The rocks are given to the subjects of the realm by a select group of men with a very great collection to their names, greater even, than the said rulers of the land. These men would give a portion of their rocks to any soul willing to take them but in exchange, the recipient would be required to return a small amount of rocks to their benefactors at regular intervals. To prevent their precious piles diminishing however, the subjects of the land would continuously have to request more rocks from the aforementioned lenders.
It was at this point in my host's tale that I put to him a question that I am sure will have occurred to the reader, the enquiry being how the lenders maintain their supply of rocks if they are consistently embarked upon the course of releasing their holdings for a minor dividend. To this, my good host seemed to be unable to render an answer. Indeed, he seemed genuinely perplexed by my questioning of just where the lenders found their rocks for he assured me that such learned and magnanimous souls were pillars of the nations and surely, they had such means at their disposal that the effort of the ordinary man to fathom their actions was the greatest misuse of time.
Subsequent to this profession, I did desire to know just what the rulers of the land thought of this arrangement and from this, I learned of the most intriguing manner in which Avarernia was governed. I was quite moved to learn the manner in which the rulers of the realm make their decisions.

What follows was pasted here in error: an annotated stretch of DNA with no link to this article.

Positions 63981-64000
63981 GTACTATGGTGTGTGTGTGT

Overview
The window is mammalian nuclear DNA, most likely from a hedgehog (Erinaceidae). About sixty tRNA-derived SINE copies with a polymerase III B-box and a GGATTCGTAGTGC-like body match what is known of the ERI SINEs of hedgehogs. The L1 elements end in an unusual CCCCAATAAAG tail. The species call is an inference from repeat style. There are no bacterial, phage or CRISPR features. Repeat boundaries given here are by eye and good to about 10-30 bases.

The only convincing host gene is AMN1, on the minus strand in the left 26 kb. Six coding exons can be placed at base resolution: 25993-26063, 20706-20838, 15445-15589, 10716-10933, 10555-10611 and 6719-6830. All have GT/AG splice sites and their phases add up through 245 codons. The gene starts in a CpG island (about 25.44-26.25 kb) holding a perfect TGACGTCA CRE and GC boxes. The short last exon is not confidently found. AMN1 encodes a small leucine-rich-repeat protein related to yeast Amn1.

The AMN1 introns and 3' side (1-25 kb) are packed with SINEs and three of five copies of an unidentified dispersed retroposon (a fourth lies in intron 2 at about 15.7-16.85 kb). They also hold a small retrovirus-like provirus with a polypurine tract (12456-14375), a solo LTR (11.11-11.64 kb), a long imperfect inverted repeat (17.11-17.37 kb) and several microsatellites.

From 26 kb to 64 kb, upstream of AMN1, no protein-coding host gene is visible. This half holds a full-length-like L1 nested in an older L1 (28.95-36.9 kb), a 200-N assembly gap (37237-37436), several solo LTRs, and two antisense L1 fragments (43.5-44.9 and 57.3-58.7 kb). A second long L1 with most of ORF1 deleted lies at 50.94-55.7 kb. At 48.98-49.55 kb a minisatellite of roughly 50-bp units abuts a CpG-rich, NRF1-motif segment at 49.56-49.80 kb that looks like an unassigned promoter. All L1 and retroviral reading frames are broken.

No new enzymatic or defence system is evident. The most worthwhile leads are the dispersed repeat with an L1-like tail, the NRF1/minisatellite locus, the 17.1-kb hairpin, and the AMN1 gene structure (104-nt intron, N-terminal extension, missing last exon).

When presented with a particularly taxing issue, one of the rulers will climb to the lofty summit of his rock pile and thereon, toss a large metal disk to the ground far below where a coterie of lenders await. When it lands, the lenders will relate to the ruler far above, the face of the disk that is displayed with one side taken to to mean “yes”, the opposing side amounting to “no”. Depending upon which of these faces is is described to the ruler above, the question of whether or not to make good upon a decision is decided.
Of course, as my benefactor did reluctantly concede as an addendum, such a system was not without its faults. If it came to pass that the rulers might make a particularly foolish decision, there existed, as my host put it, a wondrous method to restore order. The said rulers would remove their shirts, normally some shade of green, and replace them with garments of blue. Then, when making their decisions, they would cease to regard the face of the disk taken in the positive as such and instead, regard the opposing side as an affirmation with the former “yes” side instead regarded as negative.
The remainder of the conversation consisted of my host's descriptions of the rock piles of his peers and how he found his own to be superior. To such trivialities, I listened with not a small amount of endurance. Certainly, I was grateful to the man for his altruism towards me but already had I decided that my time upon Avarernia would not be passed in the company of such people. It seemed, and perhaps the reader will agree, that my comfort and well-being might better be assured in the wilds.